Christmas decorations come in all shapes and sizes, but it's no secret that the joyful season wouldn’t be complete without the star of the show—the Christmas tree.
People often go all out when it comes to sprucing up their Christmas trees with all kinds of ornaments, but a Pinoy visual artist decided to get creative by making her own tree using recycled materials that she found in her home.
In a post on the Facebook group Home Buddies, Mabel Bautista shared her so-called "Upcycled Christmas Tree" that she made using wood scraps. The tree stands at around five and a half feet tall and instead of the usual ornaments such as Christmas balls and garlands, Bautista decorated it with cabinet knobs, old keys, and other scraps that she and her family no longer use.
In a short chat with PhilSTAR L!fe, the visual artist shared that for the past years, she's been making twig Christmas trees from fallen tree branches, but this time around, she wanted to go beyond that and make something different.
"This Christmas, I wanted to decorate our house with something unique, but I don’t want to buy anything new. I’ve always loved upcycling, recycling, and do-it-yourself projects. So this year, I thought, 'Why not use the things, a.k.a tambak, lying around the house and do something creative and unexpected with it'?" Bautista said.
The Christmas tree took about four to five days to finish. For the decorations, Bautista detailed that she used old cabinet knobs and handles as the basis of the design concept.
"I thought it would be awesome to use them as the tree base design itself, plus it can serve as ornament hangers. My dad helped me make the tree wood base. He was hesitant at first about my idea but I coaxed him to make it for me," she said.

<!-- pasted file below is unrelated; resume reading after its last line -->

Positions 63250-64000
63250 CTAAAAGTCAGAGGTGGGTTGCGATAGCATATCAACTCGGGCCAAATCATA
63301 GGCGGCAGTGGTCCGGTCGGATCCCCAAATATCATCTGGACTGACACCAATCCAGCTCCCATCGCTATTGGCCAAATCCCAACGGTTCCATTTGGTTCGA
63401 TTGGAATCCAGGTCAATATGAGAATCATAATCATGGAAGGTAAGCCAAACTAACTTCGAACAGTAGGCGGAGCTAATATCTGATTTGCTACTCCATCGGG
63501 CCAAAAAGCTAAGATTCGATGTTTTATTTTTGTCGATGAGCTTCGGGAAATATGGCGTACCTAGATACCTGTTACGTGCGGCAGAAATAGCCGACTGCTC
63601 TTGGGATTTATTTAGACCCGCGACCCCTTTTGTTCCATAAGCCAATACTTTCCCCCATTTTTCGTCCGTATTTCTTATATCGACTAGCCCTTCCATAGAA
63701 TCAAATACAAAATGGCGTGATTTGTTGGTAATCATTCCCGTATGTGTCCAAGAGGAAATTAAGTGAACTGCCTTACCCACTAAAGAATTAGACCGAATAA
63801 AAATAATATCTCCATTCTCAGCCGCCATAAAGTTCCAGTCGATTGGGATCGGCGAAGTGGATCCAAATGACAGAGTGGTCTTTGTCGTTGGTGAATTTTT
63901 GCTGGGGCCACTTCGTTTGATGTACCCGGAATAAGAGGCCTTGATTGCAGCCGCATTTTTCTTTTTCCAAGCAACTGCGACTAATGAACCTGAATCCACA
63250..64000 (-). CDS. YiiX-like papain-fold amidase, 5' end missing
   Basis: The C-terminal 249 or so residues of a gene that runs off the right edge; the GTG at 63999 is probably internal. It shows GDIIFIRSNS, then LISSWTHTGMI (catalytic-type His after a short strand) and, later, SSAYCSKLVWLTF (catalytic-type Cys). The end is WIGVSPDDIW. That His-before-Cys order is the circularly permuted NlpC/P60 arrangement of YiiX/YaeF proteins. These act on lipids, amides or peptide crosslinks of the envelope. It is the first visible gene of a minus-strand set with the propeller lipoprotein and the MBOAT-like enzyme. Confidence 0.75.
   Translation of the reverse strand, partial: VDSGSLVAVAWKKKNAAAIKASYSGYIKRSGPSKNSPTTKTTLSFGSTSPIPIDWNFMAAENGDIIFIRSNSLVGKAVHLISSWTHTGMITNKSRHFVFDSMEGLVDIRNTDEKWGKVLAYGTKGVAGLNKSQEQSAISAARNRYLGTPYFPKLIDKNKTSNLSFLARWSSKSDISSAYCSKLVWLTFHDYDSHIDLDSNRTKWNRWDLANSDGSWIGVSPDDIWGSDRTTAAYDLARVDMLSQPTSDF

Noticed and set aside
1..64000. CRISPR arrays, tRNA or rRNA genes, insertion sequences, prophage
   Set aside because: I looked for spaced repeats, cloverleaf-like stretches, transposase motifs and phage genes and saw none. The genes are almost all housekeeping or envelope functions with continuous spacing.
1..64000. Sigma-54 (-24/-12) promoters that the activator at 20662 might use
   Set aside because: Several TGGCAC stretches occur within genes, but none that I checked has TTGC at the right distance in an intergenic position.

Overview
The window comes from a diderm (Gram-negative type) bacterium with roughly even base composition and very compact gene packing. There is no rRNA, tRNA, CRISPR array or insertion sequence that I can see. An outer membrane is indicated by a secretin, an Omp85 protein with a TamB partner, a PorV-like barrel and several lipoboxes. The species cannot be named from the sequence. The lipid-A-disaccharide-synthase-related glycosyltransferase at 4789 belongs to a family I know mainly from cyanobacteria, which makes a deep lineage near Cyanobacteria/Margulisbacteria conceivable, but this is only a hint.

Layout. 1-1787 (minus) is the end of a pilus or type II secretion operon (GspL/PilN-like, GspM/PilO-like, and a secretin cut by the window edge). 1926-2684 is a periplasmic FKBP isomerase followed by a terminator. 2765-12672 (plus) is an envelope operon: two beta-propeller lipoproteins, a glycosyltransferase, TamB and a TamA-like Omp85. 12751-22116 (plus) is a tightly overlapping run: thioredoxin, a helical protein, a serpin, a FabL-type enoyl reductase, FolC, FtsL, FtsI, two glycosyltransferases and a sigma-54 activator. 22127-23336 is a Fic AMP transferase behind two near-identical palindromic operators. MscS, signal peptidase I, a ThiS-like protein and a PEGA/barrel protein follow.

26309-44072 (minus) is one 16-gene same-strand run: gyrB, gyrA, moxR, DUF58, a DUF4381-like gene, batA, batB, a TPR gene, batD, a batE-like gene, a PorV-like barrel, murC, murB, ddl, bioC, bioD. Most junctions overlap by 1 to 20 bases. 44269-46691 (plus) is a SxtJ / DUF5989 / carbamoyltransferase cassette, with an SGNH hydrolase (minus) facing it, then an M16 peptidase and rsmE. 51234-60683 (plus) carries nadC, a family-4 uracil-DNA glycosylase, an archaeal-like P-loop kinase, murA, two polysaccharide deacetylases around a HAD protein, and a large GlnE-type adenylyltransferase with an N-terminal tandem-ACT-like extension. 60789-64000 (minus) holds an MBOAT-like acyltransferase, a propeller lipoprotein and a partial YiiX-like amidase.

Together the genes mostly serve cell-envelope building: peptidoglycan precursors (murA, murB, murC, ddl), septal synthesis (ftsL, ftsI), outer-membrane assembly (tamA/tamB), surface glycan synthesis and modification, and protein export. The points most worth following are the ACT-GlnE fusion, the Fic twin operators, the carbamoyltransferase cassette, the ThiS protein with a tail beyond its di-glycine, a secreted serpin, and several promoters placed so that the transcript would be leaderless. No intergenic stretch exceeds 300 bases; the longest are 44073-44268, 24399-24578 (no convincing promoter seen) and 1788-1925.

She also used several old keys that they had for the past 30 years and glued them together to resemble snowflakes, dubbing them "snowflakeys." To complete the ensemble, Bautista also crafted bell ornaments made from used cardboard, old buttons, and keys as well as angel figurines from jute strings and handles that looked like wings.
Her masterpiece was quickly showered with praise from other netizens, and she couldn't be more grateful for the support. "I was overwhelmed with the attention it got. I wasn’t expecting that a lot of people would appreciate its simplicity."
For those of you who want to follow in Bautista's footsteps and create your own unique decoration to enliven your Christmas, she advised to never be afraid to think outside the box.
"Most of the Christmas decors can be made for almost free with re-purposed materials found in nature or just around the house. You don’t always have to buy new things. With a little creativity, you can make something unique," she said.